In Germany, mobile teams were deployed on Sunday to first vaccinate people over 80 in nursing homes as well as care workers and hospital staff at particular risk.

The first “highest priority” group comprises around 8.6 million people.

Initially, only about 150,000 vaccine doses are available nationwide. By the end of 2020, 1.3 million vaccine doses should be available, and by the end of March, more than 10 million doses.

Germany has around 83 million people.


Vaccinations – (die) Impfungen

Vaccine production – (die) Impfstoffproduktion

Willingness of the population – (die) Bereitschaft der Bevölkerung

Risk groups – (die) Risikogruppen

We're aiming to help our readers improve their German by translating vocabulary from some of our news stories. Did you find this article useful? Let us know.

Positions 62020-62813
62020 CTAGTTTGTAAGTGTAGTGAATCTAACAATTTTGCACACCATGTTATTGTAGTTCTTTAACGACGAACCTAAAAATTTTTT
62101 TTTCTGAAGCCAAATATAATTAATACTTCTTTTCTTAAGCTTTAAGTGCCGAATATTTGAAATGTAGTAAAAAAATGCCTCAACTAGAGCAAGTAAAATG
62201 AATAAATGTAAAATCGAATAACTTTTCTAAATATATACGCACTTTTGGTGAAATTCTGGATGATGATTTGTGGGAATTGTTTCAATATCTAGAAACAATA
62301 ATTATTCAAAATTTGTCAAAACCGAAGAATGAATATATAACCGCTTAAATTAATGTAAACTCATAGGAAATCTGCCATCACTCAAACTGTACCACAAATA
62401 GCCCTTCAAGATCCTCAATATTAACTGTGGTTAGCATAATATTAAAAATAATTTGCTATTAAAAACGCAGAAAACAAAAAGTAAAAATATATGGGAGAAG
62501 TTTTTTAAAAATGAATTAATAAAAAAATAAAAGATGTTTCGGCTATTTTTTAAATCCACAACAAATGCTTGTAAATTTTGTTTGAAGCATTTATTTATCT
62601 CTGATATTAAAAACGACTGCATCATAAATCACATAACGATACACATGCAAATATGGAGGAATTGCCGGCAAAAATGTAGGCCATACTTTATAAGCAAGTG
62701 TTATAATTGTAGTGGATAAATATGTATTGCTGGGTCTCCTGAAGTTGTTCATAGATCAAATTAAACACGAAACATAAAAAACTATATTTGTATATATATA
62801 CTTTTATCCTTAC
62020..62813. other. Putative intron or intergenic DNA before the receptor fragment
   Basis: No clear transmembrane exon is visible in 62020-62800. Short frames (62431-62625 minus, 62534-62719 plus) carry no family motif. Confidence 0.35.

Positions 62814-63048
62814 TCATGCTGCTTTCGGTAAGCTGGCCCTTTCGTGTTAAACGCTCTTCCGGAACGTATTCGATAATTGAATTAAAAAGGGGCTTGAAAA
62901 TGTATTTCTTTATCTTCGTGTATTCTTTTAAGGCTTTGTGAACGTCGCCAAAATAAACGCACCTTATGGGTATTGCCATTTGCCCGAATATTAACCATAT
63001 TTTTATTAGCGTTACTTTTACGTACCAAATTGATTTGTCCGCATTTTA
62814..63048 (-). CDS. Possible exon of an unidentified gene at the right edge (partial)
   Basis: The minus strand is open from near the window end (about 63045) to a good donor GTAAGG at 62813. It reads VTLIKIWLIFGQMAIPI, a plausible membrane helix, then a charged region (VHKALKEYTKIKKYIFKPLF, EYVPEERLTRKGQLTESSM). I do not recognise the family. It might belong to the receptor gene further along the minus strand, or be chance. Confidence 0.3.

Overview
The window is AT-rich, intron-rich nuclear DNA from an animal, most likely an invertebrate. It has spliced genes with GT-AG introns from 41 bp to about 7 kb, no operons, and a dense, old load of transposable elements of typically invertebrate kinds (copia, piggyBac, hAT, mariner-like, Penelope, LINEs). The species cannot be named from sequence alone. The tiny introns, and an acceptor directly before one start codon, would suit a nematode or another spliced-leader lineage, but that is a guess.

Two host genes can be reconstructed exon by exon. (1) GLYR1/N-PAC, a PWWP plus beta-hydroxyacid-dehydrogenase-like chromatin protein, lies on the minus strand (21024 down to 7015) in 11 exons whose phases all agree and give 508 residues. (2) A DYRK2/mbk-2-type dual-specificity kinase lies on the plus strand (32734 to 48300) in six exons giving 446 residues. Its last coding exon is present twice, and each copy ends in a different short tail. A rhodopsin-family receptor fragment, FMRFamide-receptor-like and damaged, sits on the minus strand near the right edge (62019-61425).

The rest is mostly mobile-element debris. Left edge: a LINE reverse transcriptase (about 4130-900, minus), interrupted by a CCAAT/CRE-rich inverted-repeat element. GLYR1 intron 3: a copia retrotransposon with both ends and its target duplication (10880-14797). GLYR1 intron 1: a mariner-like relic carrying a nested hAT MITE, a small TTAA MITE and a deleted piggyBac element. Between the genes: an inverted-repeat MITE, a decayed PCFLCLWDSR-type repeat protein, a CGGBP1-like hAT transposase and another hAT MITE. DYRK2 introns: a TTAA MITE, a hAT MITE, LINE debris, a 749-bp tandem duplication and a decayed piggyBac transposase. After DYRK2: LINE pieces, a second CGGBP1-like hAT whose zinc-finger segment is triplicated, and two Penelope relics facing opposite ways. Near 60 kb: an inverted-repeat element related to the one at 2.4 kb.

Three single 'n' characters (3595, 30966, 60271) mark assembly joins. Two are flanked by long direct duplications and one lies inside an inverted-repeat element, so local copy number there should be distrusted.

Member comments

  1. Sure, great idea, you take two vaccines, you will still be socially distancing & wearing masks, nothing will change for us all. It’s not about a vaccine. Wake up to what is really going on here.

  2. Where is your evidence, shouting from the roof tops does not help. Statements like “People are not interested in a vaccine” is patently untrue, people are interested in the vaccine. “Some people” are not interested in the vaccine is more accurate, and is true. Indeed some doctors and nurses have expressed reservations about being vaccinated but they are prepared to give an explanation as to why. Your statement that we will still be wearing masks for some time to come is true, probably until the autumn when we hope most of the population will have been vaccinated. I for one will be having the vaccination and all the people I know can’t wait to be vaccinated.
    One more thing WHY are you paying for lies.

  3. Whats “going on” is a pandemic for which, hopefully, there is a end in sight in the form of vaccines. As I say, people dont have to be vaccinated so be my guest and refuse it if you like. I dont mind – it means I progress faster up the queue.